I believe that I left you yesterday teetering on a knife’s edge, wondering how Action Comics ever got away with spending four months in 1978 justifying the production of a frankly disappointing die-cast toy. As you’ll recall, Corgi, one of the finest names in the British die-cast novelties market, wanted to make a Superman-themed companion piece to its successful line of Batman toys. The caped crusader had an easily merchandisable Batmobile, Batboat and Batcopter, so Superman was going to get a Supermobile, whether he needed it or not, which he didn’t.
Showing a ready willingness to bend to the needs of die-cast commerce, Action Comics produced a four-issue toy commercial, starting with issue #480 in February 1978. That first installment set up the premise of the storyline: A wave of red-sun radiation that has washed over the Earth, causing several problems.
First, it’s reactivated the deactivated Amazo, an enormous terrifying android who has all the powers of the Justice League and never lets you forget it. Now Amazo is hunting down his mad scientist creator, Professor Ivo, for reasons that are not entirely clear. Second problem: The red-sun radiation has dimmed Superman’s powers, leaving him vulnerable and helpless. Problem number three is that Amazo has tricked all of the other superheroes into gathering on the Justice League satellite, which he’s propelled into another dimensional plane.
As of the middle of the second issue, Amazo has tracked the weakening Superman to his Fortress of Solitude, where the action ace has concealed Professor Ivo, and the only way that Superman can fight the android is to jump into his souped-up Supermobile hot rod, and show the boys and girls at home all of its exciting action features.
As we rejoin the story, Superman has just introduced Amazo and the rest of us to the amazing die-cast Supermobile by driving it directly into Amazo’s face, which is the only way he knows how to behave.
Amazo is trying to rope Superman’s new ride by using a duplicate of Wonder Woman’s magic lasso — did I mention that Amazo has all of the powers of the Justice League? — and he dares to laugh at this outlandish contraption.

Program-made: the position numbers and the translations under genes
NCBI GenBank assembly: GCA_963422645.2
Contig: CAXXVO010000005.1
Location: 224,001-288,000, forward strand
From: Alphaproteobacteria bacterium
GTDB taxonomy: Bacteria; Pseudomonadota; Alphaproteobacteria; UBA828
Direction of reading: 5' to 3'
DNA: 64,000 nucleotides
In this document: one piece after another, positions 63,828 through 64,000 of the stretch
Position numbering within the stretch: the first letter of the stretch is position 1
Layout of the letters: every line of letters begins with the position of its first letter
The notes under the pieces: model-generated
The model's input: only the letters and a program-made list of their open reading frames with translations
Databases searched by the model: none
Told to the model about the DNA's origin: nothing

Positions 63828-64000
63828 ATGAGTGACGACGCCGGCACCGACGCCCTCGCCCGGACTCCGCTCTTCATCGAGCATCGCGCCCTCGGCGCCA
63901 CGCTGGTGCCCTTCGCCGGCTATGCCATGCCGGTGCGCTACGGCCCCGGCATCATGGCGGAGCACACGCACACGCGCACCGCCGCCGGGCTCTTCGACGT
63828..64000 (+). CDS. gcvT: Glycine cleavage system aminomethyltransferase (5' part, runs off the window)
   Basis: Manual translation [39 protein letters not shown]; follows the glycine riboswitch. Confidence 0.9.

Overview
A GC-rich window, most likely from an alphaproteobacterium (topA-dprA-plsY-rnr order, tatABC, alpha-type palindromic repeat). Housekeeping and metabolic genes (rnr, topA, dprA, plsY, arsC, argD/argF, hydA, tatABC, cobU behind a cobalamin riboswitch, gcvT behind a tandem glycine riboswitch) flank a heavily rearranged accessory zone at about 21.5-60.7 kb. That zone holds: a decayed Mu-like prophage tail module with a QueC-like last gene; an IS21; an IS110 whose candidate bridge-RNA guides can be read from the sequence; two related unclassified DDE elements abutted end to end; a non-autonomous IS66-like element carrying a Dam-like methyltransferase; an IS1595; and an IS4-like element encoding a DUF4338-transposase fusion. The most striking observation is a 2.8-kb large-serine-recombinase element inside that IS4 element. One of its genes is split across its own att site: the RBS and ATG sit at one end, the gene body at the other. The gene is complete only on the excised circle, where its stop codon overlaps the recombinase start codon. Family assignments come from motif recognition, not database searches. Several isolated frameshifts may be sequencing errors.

Superman says, “Now for a demonstration…”
“… to show you what the SMB can do! For starters, there’s instantaneous vertical acceleration!” And there we are, rocketing through the roof instantaneously, with Amazo clinging on to his little string.
So the first item on the agenda, obviously, is coming to terms with the cute pet name, the SMB. This apparently stands for Super Mo Bile, so already there’s one strike against the concept.
“This defies all logic!” Amazo blurts out, as the instantaneous v.a. knocks him off his feet. “No engine on Earth can possibly counteract my strength!”
“You’re right about that, Amazo!” Superman says, from inside the cockpit. “But who said anything about an engine?” This does not appear to mean anything in particular.
“You dare toy with me, Superman?” the android growls, battling a toy. “You possess even more impudence than I gave you credit for!” Supervillains are always pissed off when they encounter impudence; they just don’t seem to care for it, for some reason.
Reaching into his bag of tricks, Amazo uses Green Lantern’s power-beam to hurl dangerous imaginary objects in Superman’s direction. “I knew I could count on you for a power-beam attack sooner or later,” Superman explains — this whole battle is just the two of them aggressively explaining things to each other — “That’s why the SMB is equipped with special sensors that instantly activate a yellow aura!” There’s an asterisk at the end of that line, with a helpful caption that reminds the reader that Green Lantern’s power-beam has no effect on anything colored yellow.